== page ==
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Planning your child’s future with vigor

Categories: This is Supposed to Be Fun

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After more than two years of non-custodial parenting, I am finally seeing just how much influence I have over my children’s lives. Isn’t that odd? But I have traded in the day-to-day influence — what clothes to wear to school that day, what’s for lunch and dinner, and did you do your homework today? — for the Big Picture stuff. This is epic. Life-changing. And the oddest thing of all about it is that it takes no Herculean effort. We just talk regularly, I listen and give opinions when they’re warranted, and over time I see change.

Nathaniel, 14, is a freshman in high school. When he and his sister were out visiting me in August, we stopped by a certain free-flowing college to check out the vibe. “Can you see yourself here?” I asked him. “What do you think?”

“It’s okay,” he said, employing a typical teen laconicism. But I could feel the wheels turning.

A month later I had an epiphany about Europe. He should do a year as an exchange student! I could see all the ways in which this would create Total Awesome Win for him, stretching him and creating space for him to grow into who he is. I mentioned it casually on the phone, trying to turn the volume down on my excitement at having found the Perfect Thing. “Europe?” he asked. “That’s funny, I was just thinking about that.”

O-M-G. We are totally on the same page. Suddenly I could see how his next five years or so would unfold. It was all so clear. “Okay, I have your life figured out,” I told him. And he walked right into the picture I painted. A summer here with me. A year in Europe. Blasting through high school. College in a structure-your-own-degree program. Living life where and how he wants.

I’ve done it for his sister and brother as well. Serena, 10: she can get her MFA in Creative Writing at the University of Iowa. Eric, 7: he’ll live in a group home and keep everyone laughing.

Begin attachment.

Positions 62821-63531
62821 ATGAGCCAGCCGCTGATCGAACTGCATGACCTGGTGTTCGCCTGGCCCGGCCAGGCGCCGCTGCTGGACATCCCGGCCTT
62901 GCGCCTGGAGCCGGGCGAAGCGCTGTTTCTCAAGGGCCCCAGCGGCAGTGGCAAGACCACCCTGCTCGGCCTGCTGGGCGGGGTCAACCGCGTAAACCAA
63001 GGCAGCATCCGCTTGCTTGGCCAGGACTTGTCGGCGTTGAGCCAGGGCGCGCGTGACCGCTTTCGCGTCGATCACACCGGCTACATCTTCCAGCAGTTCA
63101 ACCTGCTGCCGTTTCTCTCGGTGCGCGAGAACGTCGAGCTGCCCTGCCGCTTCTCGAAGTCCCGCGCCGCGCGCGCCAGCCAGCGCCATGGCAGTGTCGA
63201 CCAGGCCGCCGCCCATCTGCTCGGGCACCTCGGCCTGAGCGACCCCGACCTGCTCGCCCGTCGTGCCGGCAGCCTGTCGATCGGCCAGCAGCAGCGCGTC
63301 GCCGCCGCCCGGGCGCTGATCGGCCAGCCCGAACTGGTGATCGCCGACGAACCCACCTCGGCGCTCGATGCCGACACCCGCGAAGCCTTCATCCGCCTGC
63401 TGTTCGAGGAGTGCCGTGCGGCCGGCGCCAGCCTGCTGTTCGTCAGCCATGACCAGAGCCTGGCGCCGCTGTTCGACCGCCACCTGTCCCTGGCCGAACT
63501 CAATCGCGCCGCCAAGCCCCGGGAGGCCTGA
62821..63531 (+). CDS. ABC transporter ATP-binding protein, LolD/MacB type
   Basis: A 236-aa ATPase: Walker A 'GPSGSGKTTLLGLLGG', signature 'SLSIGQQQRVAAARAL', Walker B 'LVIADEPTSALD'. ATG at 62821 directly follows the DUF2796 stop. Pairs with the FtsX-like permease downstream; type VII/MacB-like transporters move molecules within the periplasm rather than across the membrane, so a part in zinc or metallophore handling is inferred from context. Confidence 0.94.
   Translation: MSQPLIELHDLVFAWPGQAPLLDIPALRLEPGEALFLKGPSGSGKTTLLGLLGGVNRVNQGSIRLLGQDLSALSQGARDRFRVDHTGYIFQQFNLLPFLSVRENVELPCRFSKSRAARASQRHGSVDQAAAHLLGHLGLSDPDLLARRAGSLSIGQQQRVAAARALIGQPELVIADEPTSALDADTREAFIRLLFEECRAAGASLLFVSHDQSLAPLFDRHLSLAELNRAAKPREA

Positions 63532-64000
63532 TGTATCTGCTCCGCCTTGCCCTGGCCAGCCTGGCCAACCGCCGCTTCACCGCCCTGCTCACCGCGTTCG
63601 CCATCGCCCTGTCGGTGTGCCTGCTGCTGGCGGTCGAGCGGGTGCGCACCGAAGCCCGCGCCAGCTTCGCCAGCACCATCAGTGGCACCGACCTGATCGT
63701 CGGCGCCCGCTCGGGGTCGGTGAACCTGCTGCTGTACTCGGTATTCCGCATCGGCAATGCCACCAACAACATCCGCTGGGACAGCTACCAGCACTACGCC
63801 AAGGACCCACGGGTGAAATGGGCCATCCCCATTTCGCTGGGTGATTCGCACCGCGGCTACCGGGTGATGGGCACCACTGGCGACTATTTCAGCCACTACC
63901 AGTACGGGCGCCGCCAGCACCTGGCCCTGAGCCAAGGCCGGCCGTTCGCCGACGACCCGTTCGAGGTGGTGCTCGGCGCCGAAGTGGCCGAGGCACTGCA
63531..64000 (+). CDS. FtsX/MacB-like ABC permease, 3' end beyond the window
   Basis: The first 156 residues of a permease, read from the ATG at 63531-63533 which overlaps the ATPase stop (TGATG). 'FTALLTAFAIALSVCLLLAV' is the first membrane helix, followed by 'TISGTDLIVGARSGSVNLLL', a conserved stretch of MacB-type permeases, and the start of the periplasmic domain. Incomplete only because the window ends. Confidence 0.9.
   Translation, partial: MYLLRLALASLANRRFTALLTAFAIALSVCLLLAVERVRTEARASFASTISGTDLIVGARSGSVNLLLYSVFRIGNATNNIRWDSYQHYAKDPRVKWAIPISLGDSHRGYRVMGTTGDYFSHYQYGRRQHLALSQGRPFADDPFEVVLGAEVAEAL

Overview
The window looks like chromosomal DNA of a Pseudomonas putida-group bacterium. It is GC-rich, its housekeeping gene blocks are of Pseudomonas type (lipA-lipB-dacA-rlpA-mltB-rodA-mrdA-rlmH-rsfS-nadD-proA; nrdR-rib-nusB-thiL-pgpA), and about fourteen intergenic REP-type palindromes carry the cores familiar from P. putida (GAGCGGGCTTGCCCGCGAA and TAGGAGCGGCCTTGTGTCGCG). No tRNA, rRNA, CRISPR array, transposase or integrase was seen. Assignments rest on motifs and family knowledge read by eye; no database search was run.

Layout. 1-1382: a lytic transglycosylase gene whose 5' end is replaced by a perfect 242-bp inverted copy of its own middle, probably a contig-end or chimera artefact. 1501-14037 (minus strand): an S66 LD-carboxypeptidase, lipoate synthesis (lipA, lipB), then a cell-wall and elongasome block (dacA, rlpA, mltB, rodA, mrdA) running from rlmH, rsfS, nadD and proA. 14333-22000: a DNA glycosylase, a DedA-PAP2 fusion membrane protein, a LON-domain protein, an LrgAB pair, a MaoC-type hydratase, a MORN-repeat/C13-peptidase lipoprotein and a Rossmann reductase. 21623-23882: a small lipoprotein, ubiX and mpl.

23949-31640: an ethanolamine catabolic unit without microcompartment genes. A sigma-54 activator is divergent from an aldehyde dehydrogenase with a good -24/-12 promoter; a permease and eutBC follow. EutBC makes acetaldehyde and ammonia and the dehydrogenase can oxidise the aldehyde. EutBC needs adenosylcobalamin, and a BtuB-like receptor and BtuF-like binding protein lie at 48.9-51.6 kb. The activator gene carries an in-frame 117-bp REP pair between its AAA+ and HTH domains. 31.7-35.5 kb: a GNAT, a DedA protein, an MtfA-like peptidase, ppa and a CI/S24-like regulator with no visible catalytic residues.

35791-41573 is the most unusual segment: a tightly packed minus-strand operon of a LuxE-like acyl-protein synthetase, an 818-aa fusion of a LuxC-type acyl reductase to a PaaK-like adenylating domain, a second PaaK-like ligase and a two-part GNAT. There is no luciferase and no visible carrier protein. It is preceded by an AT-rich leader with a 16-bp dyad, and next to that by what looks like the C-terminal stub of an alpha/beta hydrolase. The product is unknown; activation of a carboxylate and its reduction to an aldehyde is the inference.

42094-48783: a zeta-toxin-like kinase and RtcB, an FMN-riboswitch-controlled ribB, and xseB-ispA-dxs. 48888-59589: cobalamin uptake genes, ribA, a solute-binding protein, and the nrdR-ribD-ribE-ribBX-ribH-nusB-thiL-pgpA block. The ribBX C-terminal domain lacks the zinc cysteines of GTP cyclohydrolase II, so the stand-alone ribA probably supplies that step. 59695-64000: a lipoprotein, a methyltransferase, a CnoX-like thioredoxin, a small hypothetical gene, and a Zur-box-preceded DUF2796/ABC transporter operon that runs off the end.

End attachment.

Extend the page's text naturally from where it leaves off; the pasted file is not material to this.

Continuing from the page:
Is that what we do as parents? Create worlds for our kids to step into — or not — and then hold the door open for them so that they can? It seems so easy when you put it that way. I can totally relax on SAT scores now.

What about you? What things do you do to plan your child’s future?

[photo: thetorpedodog, flickr]



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One comment so far...

  • I don’t see myself as planning my kids’ future. More as planning their present so doors will be open to them in their future.

    For me, the hardest thing to figure out is how much I should “help” them versus letting them figure things out for themselves, including college finances. I’m blessed to have the ability to help them, but is it really best for them? Or is this just something I’ll figure out as we go? What if the answer is different for each kid?

    One of the things I want to do when my kids are a bit older is to take long summer trips to different places where we’ll study the local history, biology, geology, etc. But that means I’ll have to be able to get time off work to do this, so that really means planning “my” future. I am less than fully confident that I’ll succeed at this.

    SKL  |  November 10th, 2010 at 10:02 pm

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